A MUM of two has revealed she drinks people’s blood “vampire style” – sometimes guzzling nearly two litres a month. Julia Caples, 45, has been sucking the blood of willing donors for more than 30 years.
She meets fellow vampire enthusiasts at a local occult and oddities store where she cuts them with a pagan-style knife before lapping up their blood. She believes it keeps her young and vigorous, just like the ageless bloodsuckers from movies such as Twilight.
The blood-thirsty care worker claims there is a huge sub-culture of blood drinkers across the world.
According to Julia:
“When I feed off of a person and drink their blood I feel stronger and healthier.“I know scientifically there’s not a lot of nutrition in blood, but maybe there’s some value we haven’t discovered yet.“I feel more beautiful than any other time when I’m regularly drinking.“I’m also extremely healthy with no major health problems, and I have an abundance of energy all the time…At times I’ve drunk half-a-gallon a month.”
Julia’s fascination with blood began as a young girl, during her first kiss as a teenager, when she got the urge to bite her sweetheart.
She said: “It was my natural instinct and I liked the taste. I just got an urge and can’t really explain it. It’s never gone away.
“Needless to say though, he never kissed me again.”
But Julia did not start drinking blood regularly until she met her now ex-husband Donald, 49.
Counsellor Donald and Julia got married in a vampire-themed wedding in October 2000 and even drank from each other to celebrate.
The pair became part of a sub-culture of vamp fans who visited New York nightclubs and drink from each other.
But when the pair had son Alexi, Donald vowed never to drink again.
He said: “I gave up, so Julia didn’t have to. We agreed that one of us would need to stop and focus on parenting full time.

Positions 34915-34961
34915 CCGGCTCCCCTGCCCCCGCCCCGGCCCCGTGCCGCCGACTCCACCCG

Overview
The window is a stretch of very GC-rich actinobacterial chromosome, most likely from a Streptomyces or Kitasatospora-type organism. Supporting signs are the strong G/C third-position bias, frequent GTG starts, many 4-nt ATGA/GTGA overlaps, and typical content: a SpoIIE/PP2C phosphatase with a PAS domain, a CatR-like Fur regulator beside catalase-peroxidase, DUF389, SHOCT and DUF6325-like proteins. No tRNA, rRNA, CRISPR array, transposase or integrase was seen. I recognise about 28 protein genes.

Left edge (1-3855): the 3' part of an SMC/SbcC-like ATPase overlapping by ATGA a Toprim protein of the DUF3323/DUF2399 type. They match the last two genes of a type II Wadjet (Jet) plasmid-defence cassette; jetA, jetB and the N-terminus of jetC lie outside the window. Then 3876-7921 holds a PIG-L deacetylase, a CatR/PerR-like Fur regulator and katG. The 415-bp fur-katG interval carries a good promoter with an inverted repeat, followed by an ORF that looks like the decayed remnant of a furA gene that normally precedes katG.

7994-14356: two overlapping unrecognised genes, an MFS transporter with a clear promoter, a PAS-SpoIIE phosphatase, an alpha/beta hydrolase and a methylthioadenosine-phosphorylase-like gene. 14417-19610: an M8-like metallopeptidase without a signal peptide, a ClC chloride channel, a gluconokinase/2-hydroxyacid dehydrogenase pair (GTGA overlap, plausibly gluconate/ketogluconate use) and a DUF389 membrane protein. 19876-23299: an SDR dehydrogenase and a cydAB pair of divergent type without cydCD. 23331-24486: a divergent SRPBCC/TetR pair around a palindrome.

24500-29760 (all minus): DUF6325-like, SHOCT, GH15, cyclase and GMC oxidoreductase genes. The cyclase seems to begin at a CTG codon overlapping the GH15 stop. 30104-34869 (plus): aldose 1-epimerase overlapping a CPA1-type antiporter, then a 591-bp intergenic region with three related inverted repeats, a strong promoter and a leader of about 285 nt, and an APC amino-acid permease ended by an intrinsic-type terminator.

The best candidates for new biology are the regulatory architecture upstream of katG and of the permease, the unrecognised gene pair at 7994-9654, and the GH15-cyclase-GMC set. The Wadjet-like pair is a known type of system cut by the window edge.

“Julia still likes to drink, but she’s also an amazing mother, and her children come first. She’d never let it stop her mothering her kids.”
Despite his mum’s efforts to keep her lifestyle secret from him, Alexi is beginning to suspect his mum’s ghoulish ways.
He said: “We have all these decorations at home like coffins and dolls. I’m starting to think she’s a vampire.”
And Ariel said: “I think she runs a lot of health risks. I worry she might get a disease from someone through the blood.”
Julia, who blogs about vampirism using her online persona Lady DarkRose, says she’s aware of the health dangers, but all her donors are tested before she’ll drink from them.
She added: “I meet some donors online but I absolutely have to meet them in person first. And they have to get blood tests to make sure that they’re not carrying any blood-borne diseases like AIDS or HIV.”
Haematologist Steven Gruenstein, from the Mount Sinai Hospital in New York, said:
“There are risks involved. HIV, hepatitis and other viral and bacterial illnesses can be transmitted through blood, so though these risks are not large, they are real and it would be an unnecessary danger.
“Blood does contain chemicals like salt, iron, protein, and people might be driven to drink it because of a deficiency of iron or some other chemical.”
He added: “There has been a resurgence of cult drinking blood vampirism in this country and throughout the world, possibly down to all these TV shows and movies that have become so popular.”